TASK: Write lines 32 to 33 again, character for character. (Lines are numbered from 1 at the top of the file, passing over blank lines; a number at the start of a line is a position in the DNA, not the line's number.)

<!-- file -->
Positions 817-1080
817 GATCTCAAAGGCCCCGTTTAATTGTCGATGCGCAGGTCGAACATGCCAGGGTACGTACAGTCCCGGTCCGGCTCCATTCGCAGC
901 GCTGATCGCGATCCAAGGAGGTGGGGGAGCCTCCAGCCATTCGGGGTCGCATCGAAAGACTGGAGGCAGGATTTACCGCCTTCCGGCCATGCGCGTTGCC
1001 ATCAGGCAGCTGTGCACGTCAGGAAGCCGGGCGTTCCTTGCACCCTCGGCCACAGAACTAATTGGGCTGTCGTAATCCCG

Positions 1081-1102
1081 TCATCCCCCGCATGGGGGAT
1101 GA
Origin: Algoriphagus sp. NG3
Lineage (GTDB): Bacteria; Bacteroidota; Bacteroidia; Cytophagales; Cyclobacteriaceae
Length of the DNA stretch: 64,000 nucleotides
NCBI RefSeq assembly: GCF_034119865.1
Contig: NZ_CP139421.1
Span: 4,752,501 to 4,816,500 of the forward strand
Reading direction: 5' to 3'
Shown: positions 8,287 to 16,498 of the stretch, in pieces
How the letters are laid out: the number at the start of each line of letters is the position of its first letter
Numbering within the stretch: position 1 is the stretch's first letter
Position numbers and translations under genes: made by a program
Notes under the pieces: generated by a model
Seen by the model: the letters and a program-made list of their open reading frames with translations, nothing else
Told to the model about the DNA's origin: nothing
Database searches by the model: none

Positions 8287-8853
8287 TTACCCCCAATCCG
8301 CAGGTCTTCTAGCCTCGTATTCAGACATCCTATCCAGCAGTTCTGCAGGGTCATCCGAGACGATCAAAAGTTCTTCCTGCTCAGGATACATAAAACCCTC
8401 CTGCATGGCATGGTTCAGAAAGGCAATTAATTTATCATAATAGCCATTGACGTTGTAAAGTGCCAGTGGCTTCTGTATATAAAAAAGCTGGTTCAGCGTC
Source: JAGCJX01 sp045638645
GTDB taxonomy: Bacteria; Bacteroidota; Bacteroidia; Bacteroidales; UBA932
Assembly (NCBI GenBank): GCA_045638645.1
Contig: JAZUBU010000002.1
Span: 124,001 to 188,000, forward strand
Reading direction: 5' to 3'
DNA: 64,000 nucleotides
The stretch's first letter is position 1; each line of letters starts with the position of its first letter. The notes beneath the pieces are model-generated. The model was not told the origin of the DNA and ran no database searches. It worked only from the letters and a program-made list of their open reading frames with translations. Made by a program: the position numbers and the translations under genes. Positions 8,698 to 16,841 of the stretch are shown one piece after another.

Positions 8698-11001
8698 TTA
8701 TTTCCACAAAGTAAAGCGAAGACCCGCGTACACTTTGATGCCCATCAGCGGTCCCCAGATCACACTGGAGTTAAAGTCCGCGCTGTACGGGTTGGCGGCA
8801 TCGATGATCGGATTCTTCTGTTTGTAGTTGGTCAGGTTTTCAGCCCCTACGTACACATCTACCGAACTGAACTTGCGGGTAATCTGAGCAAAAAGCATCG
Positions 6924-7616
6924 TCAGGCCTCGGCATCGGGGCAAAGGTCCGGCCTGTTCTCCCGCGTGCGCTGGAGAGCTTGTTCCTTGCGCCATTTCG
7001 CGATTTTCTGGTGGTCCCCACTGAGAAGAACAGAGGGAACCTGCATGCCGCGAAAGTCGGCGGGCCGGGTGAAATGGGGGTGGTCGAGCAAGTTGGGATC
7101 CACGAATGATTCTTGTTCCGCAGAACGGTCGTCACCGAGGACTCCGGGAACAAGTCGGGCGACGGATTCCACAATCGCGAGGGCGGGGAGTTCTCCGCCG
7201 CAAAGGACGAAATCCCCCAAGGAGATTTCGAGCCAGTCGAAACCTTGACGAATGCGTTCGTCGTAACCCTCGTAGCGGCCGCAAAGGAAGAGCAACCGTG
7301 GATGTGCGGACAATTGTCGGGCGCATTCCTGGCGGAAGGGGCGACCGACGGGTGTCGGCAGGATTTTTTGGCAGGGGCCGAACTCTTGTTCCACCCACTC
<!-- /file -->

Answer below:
Reading direction: 5' to 3'
DNA: 64,000 nucleotides